Dr. Ngido joins CRMC as newest pediatric hospitalist

COOKEVILLE – Most physicians get into their field to help others. Much of the same is true for Fabian Ngido, M.D., Cookeville Regional Medical Center’s (CRMC) newest pediatric hospitalist. As a doctor, he had sights on helping people in his native country.

As a physician specializing in pediatrics, it was about helping kids, a passion furthered in recent years by his two young children, ages 4 and 6.

In his new role at CRMC, it’s also about helping ease the workload in a growing department, one that’s seen an increase in births and admissions in recent years.

Ngido was born and raised in Tanzania, a country in East Africa. From a young age, his studies, he said, put him on a path to be a physician. He earned a scholarship to attend Jiao Tong University School of Medicine in Shanghai, China. Besides earning a medical degree from the school, it was there that he also met his wife, a native of Fairfax, Va. After graduation, the couple decided to move to the United States so Ngido could continue his medical career. That recommenced with his internship and residency in pediatrics at East Carolina University’s Brody School of Medicine – and his ensuing hire at Cookeville Regional as its newest pediatric hospitalist, working solely with children who have been admitted to the medical center.

He started in July.

Ngido is working hand-in-hand with CRMC’s two other pediatric hospitalists, Dr. Jack Carey and Dr. Apryl Hall, and Colleen Flanders, a neonatal nurse practitioner who joined the staff in April. Ngido’s advisor at East Carolina had worked with Hall in the past, during her residency, he said, which was an initial point of interest for him and foot in the door. Plus, there was another part of the job description he liked best: The ability to work with children of all ages, from newborns to age 18, and treat a variety of patients, cases and illnesses.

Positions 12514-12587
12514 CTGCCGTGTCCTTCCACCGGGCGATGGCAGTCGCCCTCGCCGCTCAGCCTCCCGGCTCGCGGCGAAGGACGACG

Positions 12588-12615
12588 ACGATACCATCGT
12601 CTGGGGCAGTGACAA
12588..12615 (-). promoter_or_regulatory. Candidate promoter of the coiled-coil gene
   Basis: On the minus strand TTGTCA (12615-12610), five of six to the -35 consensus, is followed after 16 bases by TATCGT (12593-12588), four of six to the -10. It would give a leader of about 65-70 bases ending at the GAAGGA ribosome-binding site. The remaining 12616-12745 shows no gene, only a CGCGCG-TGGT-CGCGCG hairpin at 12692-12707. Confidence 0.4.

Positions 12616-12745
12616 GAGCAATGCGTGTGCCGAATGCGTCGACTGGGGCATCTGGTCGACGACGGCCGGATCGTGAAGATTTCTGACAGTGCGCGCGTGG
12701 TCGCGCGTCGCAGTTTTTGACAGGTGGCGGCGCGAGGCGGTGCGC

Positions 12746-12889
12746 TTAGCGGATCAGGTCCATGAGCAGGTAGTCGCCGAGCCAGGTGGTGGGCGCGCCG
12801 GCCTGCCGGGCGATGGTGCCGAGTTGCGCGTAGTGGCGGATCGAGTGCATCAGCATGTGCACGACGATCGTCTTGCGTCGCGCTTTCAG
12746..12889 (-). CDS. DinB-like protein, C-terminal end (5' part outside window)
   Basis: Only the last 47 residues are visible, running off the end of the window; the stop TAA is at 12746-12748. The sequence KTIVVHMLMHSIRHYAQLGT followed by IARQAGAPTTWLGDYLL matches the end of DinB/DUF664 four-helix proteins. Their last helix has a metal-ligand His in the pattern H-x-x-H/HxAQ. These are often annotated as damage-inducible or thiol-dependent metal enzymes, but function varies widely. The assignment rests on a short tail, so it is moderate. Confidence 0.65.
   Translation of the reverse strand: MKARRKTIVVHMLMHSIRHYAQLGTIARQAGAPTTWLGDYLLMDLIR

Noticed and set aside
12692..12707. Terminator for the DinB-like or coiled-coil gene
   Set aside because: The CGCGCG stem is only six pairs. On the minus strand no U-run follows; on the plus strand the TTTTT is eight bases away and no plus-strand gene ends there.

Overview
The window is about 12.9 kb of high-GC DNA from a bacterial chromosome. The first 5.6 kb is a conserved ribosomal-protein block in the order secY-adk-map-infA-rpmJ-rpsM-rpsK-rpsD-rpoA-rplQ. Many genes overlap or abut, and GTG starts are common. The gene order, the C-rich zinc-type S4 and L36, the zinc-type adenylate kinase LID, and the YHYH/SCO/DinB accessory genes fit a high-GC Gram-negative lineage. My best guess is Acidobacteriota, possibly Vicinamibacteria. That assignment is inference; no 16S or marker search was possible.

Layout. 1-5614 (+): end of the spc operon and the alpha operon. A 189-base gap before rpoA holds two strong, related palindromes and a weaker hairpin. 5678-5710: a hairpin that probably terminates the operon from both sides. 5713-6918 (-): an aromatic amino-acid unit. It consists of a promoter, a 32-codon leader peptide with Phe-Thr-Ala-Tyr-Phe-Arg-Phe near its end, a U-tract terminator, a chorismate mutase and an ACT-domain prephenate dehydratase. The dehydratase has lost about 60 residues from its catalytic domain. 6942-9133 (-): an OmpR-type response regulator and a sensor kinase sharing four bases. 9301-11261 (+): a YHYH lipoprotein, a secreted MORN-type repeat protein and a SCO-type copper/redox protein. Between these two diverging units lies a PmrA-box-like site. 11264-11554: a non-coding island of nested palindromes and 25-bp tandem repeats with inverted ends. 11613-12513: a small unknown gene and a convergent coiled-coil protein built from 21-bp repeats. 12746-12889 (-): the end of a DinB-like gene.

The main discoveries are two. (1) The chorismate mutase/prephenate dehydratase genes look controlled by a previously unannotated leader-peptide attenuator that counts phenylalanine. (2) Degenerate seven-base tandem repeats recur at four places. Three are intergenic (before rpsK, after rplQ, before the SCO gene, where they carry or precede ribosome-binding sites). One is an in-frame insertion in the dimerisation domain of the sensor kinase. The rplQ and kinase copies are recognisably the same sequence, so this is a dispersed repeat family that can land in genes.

“Being exposed to different age groups was a big factor,” Ngido said. “It’s more challenging (working in a hospital environment) because the kids are sick, but it also gives me happiness to help them feel better so that they can go home.

“It’s busy here, so I think it’s worth having more hospitalists, and we get to see more patients,” he added.

Outside of work, Ngido said he enjoys the outdoors, running, hiking and sports in general, especially soccer. While his busy schedule has kept him from traveling home to Tanzania as often as he’d like, he still wants to carry out the initial idea that got him started on a path toward medicine, helping expand the scope of medical care there.

“I come from a developing country where medical care is still not that great, so I was hoping that getting into the medical field would give me the opportunity to serve people,” he said. “Right now, the main thing for me is living and working in the U.S. but maybe (next year) I’ll be able to go more regularly and do some volunteering for the people there, working with some of the clinics to see if I can offer something.”

Otherwise, he is settling in to his new role and looks forward to continued growth of the hospital’s pediatric program.

“I took a chance. I think I made a good move coming to Cookeville, especially working for the hospital,” he said. “I’m looking forward to new challenges and providing the best care I can to the children of the Upper Cumberland.”


Dr. Fabian Ngido is a pediatric hospitalist at Cookeville Regional Medical Center and is a member of the American Academy of Pediatrics Section of Hospital Medicine as well as the American Academy of Pediatrics and the Academic Pediatric Association. For more information, visit www.crmchealth.org.

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